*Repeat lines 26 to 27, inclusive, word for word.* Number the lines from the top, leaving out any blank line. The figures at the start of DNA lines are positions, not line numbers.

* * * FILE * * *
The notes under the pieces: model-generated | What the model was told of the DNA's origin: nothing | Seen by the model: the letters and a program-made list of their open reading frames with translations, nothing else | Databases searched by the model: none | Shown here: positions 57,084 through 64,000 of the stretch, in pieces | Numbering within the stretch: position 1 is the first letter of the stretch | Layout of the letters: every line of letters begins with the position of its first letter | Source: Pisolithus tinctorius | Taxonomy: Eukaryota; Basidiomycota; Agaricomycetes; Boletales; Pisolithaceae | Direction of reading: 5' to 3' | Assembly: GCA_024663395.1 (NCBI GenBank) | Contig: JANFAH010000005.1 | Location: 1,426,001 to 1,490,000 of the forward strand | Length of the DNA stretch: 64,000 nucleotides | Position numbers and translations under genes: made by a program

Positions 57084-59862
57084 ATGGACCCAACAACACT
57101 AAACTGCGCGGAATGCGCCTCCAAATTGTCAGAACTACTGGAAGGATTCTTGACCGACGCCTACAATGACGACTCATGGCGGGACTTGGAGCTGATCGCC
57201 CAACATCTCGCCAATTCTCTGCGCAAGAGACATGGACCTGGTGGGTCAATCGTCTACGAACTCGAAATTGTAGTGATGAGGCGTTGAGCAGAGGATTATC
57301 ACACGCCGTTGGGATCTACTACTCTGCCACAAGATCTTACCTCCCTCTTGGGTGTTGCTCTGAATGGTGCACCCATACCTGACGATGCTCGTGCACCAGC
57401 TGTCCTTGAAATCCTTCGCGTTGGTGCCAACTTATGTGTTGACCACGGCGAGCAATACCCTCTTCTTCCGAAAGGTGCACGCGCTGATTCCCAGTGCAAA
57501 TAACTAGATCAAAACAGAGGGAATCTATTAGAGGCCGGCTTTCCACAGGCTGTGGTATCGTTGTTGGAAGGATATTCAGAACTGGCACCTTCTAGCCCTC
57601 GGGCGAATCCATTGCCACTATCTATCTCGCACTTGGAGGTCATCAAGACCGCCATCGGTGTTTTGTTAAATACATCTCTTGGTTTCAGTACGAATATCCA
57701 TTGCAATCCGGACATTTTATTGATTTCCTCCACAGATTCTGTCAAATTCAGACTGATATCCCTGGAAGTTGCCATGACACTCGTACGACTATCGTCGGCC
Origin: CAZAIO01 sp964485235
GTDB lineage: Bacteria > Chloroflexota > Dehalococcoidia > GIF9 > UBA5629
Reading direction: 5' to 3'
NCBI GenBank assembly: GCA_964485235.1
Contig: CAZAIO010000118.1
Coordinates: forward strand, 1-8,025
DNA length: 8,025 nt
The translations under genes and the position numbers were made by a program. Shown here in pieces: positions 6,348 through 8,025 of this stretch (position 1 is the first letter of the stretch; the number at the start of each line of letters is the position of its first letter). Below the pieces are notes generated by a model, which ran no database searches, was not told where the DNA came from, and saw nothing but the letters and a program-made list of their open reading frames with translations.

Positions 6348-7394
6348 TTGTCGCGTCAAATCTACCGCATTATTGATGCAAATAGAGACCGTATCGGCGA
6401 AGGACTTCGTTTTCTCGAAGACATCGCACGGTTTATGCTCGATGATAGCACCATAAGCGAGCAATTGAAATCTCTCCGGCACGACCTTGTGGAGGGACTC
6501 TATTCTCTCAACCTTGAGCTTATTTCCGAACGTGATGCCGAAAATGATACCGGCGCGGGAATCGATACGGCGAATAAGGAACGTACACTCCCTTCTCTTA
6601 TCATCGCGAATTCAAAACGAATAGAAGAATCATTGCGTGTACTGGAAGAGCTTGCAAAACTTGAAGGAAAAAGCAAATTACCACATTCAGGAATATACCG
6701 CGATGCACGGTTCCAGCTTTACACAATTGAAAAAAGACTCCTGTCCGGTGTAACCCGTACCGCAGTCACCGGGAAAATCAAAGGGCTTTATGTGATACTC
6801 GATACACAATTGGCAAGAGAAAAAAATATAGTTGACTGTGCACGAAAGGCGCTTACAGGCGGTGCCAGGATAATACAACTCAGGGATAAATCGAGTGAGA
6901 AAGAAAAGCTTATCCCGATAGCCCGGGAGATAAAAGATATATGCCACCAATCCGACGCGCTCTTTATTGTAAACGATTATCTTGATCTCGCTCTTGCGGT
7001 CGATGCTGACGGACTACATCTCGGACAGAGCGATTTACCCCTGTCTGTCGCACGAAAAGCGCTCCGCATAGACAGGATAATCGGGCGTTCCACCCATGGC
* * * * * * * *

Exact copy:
6901 AAGAAAAGCTTATCCCGATAGCCCGGGAGATAAAAGATATATGCCACCAATCCGACGCGCTCTTTATTGTAAACGATTATCTTGATCTCGCTCTTGCGGT
7001 CGATGCTGACGGACTACATCTCGGACAGAGCGATTTACCCCTGTCTGTCGCACGAAAAGCGCTCCGCATAGACAGGATAATCGGGCGTTCCACCCATGGC